How Instagram Led to one Tween's Passion Project My tween helped both of us to find inspiration through Instagram. It all started when Penny got an iPhone. My stepdaughter was nine at the time, which may seem young for a phone of any kind, but my husband and I had decided, back when she was eight, to start her with a BlackBerry Bold, as a way to keep in touch with her when she wasn’t with us. The BlackBerry Bold 9900 debuted in 2011; getting one in 2016 is not exactly a tween’s dream. Its only purpose is for talking. Texting is nearly impossible and forget about apps or games. So there was no real worry about her spending too much time on it. When she was at her mom’s house she could call us to say good morning and we could call her to say goodnight. She said “Thanks” with very little enthusiasm when we gave it to her for her birthday. My stepson, who is two years older, had about the same level of enthusiasm when he got a similar BlackBerry Bold when he turned eight. But she knew the drill. Don’t lose or break the retro phone, and when you’re nine you’ll get upgraded. And she did it. So a year-and-a-half later she scored my old iPhone 5S in rose gold. And with it, she had access to the world of Instagram, Snapchat and every other app out there. Within minutes she asked if she could get an Instagram account. Initially, we said no. We were already aware of our friends’ opinions about our decision to allow our kids to have phones so young, and we were conscious of the pressure it can put on other parents when their kids come home from school saying that other kids in their class have phones. Trust me, I get it. And if my stepkids lived with us full-time, we definitely wouldn’t give them phones. My son, who is four, is certainly not getting a phone when he’s seven, or eight, or nine, or even 10. But if you are divorced, and even a day goes by where you don’t see your kids, then you get it. The phone was our lifeline to Penny. But the apps? That, we weren’t sure about. And yet, neither of us wanted to ban it. I follow the theory of “everything in moderation” in both my own life and parenting and social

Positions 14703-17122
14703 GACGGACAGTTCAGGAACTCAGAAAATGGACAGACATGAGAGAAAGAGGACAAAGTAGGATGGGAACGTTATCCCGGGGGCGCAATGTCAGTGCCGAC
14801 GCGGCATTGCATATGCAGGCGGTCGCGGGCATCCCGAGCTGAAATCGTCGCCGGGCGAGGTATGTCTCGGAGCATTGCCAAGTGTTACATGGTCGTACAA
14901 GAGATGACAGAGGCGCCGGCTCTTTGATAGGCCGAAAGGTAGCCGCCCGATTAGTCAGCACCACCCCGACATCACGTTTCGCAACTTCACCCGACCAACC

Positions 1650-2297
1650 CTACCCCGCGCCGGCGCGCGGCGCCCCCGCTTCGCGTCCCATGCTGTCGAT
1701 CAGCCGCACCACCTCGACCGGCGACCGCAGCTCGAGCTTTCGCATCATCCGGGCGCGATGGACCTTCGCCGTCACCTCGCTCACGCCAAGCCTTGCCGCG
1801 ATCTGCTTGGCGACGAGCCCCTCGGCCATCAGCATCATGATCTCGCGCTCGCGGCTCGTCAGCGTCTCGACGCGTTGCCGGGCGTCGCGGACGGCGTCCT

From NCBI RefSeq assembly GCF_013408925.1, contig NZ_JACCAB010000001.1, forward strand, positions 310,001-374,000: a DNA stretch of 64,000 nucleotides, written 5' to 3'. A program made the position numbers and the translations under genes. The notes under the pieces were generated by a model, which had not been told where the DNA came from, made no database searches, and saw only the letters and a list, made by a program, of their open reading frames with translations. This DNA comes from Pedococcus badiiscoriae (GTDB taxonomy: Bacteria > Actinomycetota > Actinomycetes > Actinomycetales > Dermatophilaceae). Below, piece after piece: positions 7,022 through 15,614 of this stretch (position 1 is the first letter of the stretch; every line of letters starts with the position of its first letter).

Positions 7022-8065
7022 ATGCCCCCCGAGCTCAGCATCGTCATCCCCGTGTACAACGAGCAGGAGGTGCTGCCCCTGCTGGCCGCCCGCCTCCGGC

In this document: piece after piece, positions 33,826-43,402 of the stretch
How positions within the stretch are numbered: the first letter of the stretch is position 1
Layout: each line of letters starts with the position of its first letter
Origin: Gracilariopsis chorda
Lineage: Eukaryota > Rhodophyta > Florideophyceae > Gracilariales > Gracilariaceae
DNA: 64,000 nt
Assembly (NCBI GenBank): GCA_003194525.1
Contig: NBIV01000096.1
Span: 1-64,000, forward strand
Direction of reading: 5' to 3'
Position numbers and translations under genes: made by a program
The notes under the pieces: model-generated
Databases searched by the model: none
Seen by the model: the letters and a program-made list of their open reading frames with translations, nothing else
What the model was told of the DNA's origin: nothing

Kandi Burruss Always Means Business! How the reality star juggles motherhood, marriage and managing more than a few businesses Kandi Burruss’ social media profile seems to grow every single week. At the time of writing, she had gained 100,000 followers on Instagram in just one week, bringing her follower count to 5.8 million. She also has 1.8 million followers on Twitter and 100,000 subscribers on YouTube, all of which clearly point to Kandi’s incredible work ethic and determination to make her dreams a reality. It was during the ‘90s that her career kicked off, when she started a girl group called XSCAPE. Since then, she’s had albums that have gone platinum, has written the songs “No Scrubs” for TLC, and “Bills, Bills, Bills” for Destiny’s Child, and in 2009, Kandi joined The Real Housewives of Atlanta, which launched her into a new level of stardom and has made her a household name. She runs her own businesses, is a full-time reality TV star, and is raising her 22-year-old stepdaughter, Kaela Tucker, 16-year-old daughter, Riley, and her two-year-old son, Ace. At only 42 years old, Burruss has established an empire for herself, is in a loving relationship with her husband, Todd and has also done everything in her power to be as involved in her kids’ lives as much as possible. She sat down with INBETWEEN to talk about the 11th season of The Real Housewives, regulating social media for her teen, and how she keeps her newest business venture, Kandi Koated Beauty, hustling. THE REAL HOUSEWIVES OF ATLANTA It’s not unusual for a Real Housewives series to continue for more than 10 seasons – especially when you factor in the plethora of life-changing events that are too large or drama-filled to cover within just one show. Burruss has seen great success with The Kandi Factory and Kandi’s Wedding spinoffs, with the latter bringing in huge ratings for Bravo. The 11th season is currently airing and brings with it the same flair from previous seasons, but with a little more emotion. “It’s more focused on real-life stories and situations that people are going through,” says Burruss. “We’re trying to support each other a bit more and pay attention to what’s happening in each other’s lives.” It’s no secret that Kandi has had to butt heads with other stars on the show, like NeNe Leakes and Kim Zolciak, but more recently, she’s also had to handle comments that have been